BENGALURU: A lot of animal lovers across the city as well as vegetarians are planning to reach out to their friends, asking them to abstain from consuming any animal meat-based dishes this Sunday. International Meatless Day, observed every year on November 25, will fall on a Sunday this year, giving people the chance to take some time out from their work schedules to reach out and work towards a cause they believe in.
Celebrated on the birthday of Sadhu TL Vaswani, an animal rights activist, the Sadhu Vaswani Mission organises several campaigns to promote his vision of vegetarianism. Ahead of Sunday, a message, recorded by his successor, JP Vaswani, Prime Minister Narendra Modi and actor Aamir Khan last year, is being played at some theatres, urging people to observe the day.
“Generally, my friends laugh off my requests to give up eating meat permanently. But I ensure that I reach out to them every year and urge them to give up meat, for just one day, and most of them are happy to oblige. I find that most of my friends are kind to animals, but eating meat is something that plays a huge role in their lives, so they cannot think of giving it up,” said Deepika Agarwal, an engineering student.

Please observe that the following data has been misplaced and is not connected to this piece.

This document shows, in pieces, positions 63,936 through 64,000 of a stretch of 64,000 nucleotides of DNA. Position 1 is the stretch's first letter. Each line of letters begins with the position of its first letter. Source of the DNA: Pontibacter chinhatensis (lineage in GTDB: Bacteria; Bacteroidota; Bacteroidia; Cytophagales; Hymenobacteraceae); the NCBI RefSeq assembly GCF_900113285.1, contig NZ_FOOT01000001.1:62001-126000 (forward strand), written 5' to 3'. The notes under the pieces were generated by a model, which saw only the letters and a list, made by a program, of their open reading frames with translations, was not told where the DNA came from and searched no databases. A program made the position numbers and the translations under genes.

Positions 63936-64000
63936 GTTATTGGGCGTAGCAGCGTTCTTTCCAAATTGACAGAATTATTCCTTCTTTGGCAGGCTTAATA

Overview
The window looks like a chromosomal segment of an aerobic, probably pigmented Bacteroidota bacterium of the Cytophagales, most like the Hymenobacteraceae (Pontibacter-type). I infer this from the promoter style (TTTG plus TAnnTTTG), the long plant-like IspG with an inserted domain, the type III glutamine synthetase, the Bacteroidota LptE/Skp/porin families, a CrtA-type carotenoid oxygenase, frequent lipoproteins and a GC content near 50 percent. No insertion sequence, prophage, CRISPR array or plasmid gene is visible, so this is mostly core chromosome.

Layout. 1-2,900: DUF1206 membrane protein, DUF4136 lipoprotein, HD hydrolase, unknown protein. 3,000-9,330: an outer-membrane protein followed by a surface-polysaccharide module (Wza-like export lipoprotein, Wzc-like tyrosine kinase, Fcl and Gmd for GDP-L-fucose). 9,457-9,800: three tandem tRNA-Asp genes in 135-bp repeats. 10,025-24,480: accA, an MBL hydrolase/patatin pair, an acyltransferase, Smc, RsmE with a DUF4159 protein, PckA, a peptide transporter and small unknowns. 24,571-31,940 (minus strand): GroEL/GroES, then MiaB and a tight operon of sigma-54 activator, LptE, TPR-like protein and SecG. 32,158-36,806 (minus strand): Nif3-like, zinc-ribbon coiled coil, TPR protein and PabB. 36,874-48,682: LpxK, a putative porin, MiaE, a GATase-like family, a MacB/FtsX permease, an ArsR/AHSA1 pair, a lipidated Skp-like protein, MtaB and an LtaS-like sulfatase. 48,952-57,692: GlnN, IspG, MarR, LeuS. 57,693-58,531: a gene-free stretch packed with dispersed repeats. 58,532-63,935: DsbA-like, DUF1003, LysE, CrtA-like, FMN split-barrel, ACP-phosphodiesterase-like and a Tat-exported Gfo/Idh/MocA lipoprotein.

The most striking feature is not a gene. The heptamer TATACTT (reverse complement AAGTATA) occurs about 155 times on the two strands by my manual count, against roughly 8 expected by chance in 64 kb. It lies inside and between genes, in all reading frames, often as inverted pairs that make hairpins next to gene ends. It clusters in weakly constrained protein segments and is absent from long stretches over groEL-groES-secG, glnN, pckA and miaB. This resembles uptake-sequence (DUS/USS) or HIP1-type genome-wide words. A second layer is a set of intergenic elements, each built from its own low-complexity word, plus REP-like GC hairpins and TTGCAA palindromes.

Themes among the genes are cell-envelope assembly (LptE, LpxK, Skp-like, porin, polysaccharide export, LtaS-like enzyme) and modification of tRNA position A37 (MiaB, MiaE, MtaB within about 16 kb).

The movement has, in the past, received the support of several state governments as well, and this year, Uttar Pradesh has already announced a ban on meat sale on November 25. However, no such orders have been issued for Bengaluru yet.
For others, the day is a chance to move beyond encouraging vegetarianism to convincing people to go vegan. Speaking to City Express, Nitya Ramakrishnan, a member of Whitefield Rising and a vegan, said, “It is worth wondering why we take children to farms and not slaughterhouses. Vegetarian Day must actually be Vegan Day.”
She added, “Common concerns like calcium and protein myths (vegans not getting enough of these nutrients) are busted quickly. In fact, numerous body builders, athletes and celebrities around the world, including our very own Virat Kohli, are vegan,” Nitya said, adding that for countries like India, where milk is popular, people needed to realise that milk and all milk products are one of the biggest contributors to the problem. “The torturing of cows is unspeakable as you have to forcibly impregnate cows to make them give birth so they lactate. Then you must take away the calf to take the milk. And if the calf is male, it is immediately sold to the veal industry. Finally, the mother cow is killed after five-six reproductive cycles.”